Obama expressed sorrow over Floyd’s recent killing, as well as other black men and women in recent weeks, in a Facebook post on Friday.
“Like many of you, I have suffered from these recent tragedies,” he wrote. “And I’m exhausted by a heartbreak that never seems to stop.”
“It goes on and on and on. Race and racism are a reality that many of us grow up learning to manage only. But if we ever hope to overcome it, it can’t be just about black people to face it,” he wrote. “It depends on all of us – black, white, all – no matter how well we think we are, to do the honest and inconvenient work of uprooting it.”
He continued, “It begins with self-examination and listening to those whose lives are different from ours. It ends with justice, compassion and empathy that manifest in our lives and on our streets.”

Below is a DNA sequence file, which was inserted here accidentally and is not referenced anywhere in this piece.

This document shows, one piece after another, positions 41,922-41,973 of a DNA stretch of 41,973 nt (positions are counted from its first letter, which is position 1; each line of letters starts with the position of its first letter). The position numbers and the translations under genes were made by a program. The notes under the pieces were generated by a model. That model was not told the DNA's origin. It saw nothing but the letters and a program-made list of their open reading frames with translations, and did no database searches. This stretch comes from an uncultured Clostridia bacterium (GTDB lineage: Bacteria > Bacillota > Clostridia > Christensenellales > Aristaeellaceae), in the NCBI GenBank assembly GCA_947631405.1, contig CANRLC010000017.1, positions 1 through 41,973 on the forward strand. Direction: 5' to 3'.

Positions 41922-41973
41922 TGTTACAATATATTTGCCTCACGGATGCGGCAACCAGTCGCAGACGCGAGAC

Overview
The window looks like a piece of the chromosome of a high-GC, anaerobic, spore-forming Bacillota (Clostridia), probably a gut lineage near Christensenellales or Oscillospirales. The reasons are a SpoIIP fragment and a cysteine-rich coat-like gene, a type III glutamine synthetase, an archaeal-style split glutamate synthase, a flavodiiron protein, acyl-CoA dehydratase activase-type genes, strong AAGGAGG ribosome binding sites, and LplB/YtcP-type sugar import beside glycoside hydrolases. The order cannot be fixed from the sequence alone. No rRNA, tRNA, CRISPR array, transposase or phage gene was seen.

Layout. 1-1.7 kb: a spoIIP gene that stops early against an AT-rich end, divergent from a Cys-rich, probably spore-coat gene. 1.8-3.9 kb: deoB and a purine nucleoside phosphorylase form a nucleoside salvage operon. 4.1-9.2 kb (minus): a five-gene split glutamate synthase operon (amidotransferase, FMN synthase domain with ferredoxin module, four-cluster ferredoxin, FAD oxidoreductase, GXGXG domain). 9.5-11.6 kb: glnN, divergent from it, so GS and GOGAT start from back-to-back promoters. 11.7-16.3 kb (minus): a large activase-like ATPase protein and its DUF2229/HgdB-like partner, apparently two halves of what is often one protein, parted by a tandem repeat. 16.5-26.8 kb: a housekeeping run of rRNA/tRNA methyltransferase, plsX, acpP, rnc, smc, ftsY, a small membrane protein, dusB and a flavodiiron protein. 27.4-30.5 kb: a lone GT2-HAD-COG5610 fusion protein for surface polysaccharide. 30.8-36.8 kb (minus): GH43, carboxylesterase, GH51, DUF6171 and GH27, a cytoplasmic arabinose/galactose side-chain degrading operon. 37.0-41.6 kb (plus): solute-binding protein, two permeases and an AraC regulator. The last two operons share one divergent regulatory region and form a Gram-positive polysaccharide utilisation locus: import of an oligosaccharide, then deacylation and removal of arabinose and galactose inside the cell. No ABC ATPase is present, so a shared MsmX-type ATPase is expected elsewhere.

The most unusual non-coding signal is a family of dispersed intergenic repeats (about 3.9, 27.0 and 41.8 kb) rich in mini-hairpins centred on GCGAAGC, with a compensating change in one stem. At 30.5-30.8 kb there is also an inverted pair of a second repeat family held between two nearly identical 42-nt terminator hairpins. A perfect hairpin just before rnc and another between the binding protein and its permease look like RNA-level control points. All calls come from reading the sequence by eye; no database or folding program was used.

Obama concluded with a note of hope, saying that he prays “we all have the strength for that trip, just as I pray for the souls and families of those who have been taken from us”.
Both claims come against the backdrop of sometimes violent protests across the nation as people cry and show their anger over Floyd’s death. Floyd, 46, died Monday after being stuck on the ground – handcuffed and unarmed – by a police officer with his knee on Floyd’s neck for nearly nine minutes while shouting, “I can’t breathe.”
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